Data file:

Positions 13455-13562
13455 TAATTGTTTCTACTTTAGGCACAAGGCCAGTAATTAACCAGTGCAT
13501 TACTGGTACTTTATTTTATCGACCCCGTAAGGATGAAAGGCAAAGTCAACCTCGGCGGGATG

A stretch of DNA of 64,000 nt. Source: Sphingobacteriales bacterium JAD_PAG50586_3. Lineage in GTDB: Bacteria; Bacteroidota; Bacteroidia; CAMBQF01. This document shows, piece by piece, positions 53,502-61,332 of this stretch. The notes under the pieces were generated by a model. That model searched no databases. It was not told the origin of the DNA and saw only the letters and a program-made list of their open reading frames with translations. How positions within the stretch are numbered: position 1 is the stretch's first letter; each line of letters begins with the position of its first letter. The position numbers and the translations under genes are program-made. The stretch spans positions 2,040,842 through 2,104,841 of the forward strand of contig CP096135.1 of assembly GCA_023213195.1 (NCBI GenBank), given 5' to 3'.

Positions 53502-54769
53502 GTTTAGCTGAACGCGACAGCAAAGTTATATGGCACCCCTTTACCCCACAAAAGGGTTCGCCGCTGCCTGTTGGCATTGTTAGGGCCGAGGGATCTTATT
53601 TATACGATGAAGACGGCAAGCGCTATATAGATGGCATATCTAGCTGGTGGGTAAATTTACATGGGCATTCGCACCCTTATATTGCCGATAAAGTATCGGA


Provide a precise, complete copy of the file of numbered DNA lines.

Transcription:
Positions 13455-13562
13455 TAATTGTTTCTACTTTAGGCACAAGGCCAGTAATTAACCAGTGCAT
13501 TACTGGTACTTTATTTTATCGACCCCGTAAGGATGAAAGGCAAAGTCAACCTCGGCGGGATG

A stretch of DNA of 64,000 nt. Source: Sphingobacteriales bacterium JAD_PAG50586_3. Lineage in GTDB: Bacteria; Bacteroidota; Bacteroidia; CAMBQF01. This document shows, piece by piece, positions 53,502-61,332 of this stretch. The notes under the pieces were generated by a model. That model searched no databases. It was not told the origin of the DNA and saw only the letters and a program-made list of their open reading frames with translations. How positions within the stretch are numbered: position 1 is the stretch's first letter; each line of letters begins with the position of its first letter. The position numbers and the translations under genes are program-made. The stretch spans positions 2,040,842 through 2,104,841 of the forward strand of contig CP096135.1 of assembly GCA_023213195.1 (NCBI GenBank), given 5' to 3'.

Positions 53502-54769
53502 GTTTAGCTGAACGCGACAGCAAAGTTATATGGCACCCCTTTACCCCACAAAAGGGTTCGCCGCTGCCTGTTGGCATTGTTAGGGCCGAGGGATCTTATT
53601 TATACGATGAAGACGGCAAGCGCTATATAGATGGCATATCTAGCTGGTGGGTAAATTTACATGGGCATTCGCACCCTTATATTGCCGATAAAGTATCGGA